concerning OA . With regard to OA technology, th e
important differentiator is whether a study focuses on wel l
identified types of hardware, software, or application . As a n
example, a study which asked respondents about their use o f
word processing and spreadsheets would be "specific ." If th e
study referred only to the "use of microcomputers," it woul d
be "global ." With respect to impact, a "specific" stud y
might ask about changes in well identified aspects of work ,
such as decision making or communication . A "global "
version might ask for a summary judgement about "impact
on work life . "
While none of the categories in Figure 1 represent pur e
forms, they do reflect the basic approaches taken t o
measuring the impact of OA . (Except for the "global global" cell, which is so general that it does not appear i n
the literature .) The following are brief examples of ho w
each category is manifest in a variety of research studies .
Reference to impac t
Reference to
office automation :
Specifi c
Globa l
Specifi c
Figure 1 . Schematic representation of efforts to assess the impact of Office Automatio n
beneficial impact, 3- some beneficial impact, 4- sligh t
beneficial impact, 5- no impact, and 6- negativ e
consequences have outweighed benefits .
Finally, research of this type often substitute s
"frequency of use" for global estimates of impact . Laudo n
[1986] for instance, used this approach in his effort t o
assess the influence of networking on the use of persona l
computer (PC) technology . His study dealt with a variety o f
specific offices within 25 firms in the financial service s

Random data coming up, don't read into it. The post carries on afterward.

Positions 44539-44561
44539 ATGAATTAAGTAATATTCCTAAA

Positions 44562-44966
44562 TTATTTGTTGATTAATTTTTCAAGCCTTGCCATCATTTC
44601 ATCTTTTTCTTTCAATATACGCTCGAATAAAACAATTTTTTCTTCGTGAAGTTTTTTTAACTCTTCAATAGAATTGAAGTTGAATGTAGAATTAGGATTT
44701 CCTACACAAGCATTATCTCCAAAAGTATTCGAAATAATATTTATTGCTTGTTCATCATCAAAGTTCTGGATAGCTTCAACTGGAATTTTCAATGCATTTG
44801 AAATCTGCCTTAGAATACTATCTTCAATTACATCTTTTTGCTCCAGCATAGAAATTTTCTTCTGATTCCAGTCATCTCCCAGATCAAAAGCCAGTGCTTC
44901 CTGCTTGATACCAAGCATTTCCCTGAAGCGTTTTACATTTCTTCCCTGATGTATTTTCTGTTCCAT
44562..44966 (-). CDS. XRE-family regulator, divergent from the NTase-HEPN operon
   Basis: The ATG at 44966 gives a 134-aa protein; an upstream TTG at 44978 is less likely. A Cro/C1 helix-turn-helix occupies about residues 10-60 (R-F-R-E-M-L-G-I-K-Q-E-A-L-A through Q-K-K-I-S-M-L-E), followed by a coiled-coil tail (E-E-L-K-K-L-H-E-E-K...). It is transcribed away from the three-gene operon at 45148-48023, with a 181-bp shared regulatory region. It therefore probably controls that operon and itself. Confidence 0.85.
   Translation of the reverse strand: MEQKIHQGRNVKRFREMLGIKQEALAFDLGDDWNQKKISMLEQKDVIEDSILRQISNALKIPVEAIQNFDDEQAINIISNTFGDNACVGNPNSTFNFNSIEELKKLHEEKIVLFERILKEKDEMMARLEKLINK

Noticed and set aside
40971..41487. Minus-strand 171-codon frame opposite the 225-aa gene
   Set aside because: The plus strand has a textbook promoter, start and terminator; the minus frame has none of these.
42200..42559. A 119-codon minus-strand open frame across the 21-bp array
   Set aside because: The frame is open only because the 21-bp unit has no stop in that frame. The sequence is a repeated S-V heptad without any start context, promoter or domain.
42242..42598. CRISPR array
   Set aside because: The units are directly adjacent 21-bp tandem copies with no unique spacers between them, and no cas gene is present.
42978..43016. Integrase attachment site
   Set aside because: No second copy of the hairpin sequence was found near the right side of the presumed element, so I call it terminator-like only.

industry . Data were collected by means of both open-ende d
interviews and through structured questionnaires which wer e
filled out by the researchers . One aspect of the study aske d
respondents to estimate how often (never . monthly .
weekly, daily) they used PCs for a variety of purposes :
searching data bases, external communications, learnin g
aids, and the like .
In an effort to determine the impact of OA o n
managers, Fleischer and Morcll [1986, 1987] surveyed 16 8
managers in 15 organizations . One part of their forced choice mailed questionnaire asked respondents to use a fiv e
point scale to rate how OA (defined in general terms )
influenced the amount of time they spent doing 11 commo n
business activities . Examples of elements of the lis t
include : "talking on the telephone," "preparin g
presentations, " "using data to make decisions," an d
"business travel ." (The scale points were 1- much mor e
time, 2- more time, 3- same time, 4- less time, and 5 much less time . A "don't know" category was als o
included . )
Another example demonstrates how the "globa l
technology - specific impact" approach can be used with a
very different methodology . Bikson, Stasz and Manki n
[1985] conducted a series of s t r uctured interviews in order to
obtain an in-depth understanding of how computer-mediate d
work (defined only as "computer-based information an d
communication systems") affected one large corporat e
headquarters . An important part of their data analysis was to
determine how the technology affected a series of variable s
related to organizational behavior : 1- work changes
(enrichment . demands, reinvention, management style) ; 2 communication ; 3- ability to return to old ways o f
accomplishing tasks ; 4- productivity (time savings) ; 5 physical and psychological complaints ; 6- formal jo b
changes ; and 7- job satisfaction .
One part of the Fleischer and Morell [1986, 1987 ]
study was an effort to ascertain how OA affects managers '
decision making . In pursuit of that knowledge, one part o f
their instrument defined three types of problem : "cut an d
dried," "analytic" and "unstructured ." These problem types
form a decreasing scale of the extent to which specifi c
information can help one find a well defined solution .
Respondents were then asked to use a five point scale t o
rate how helpful various aspects of OA were in findin g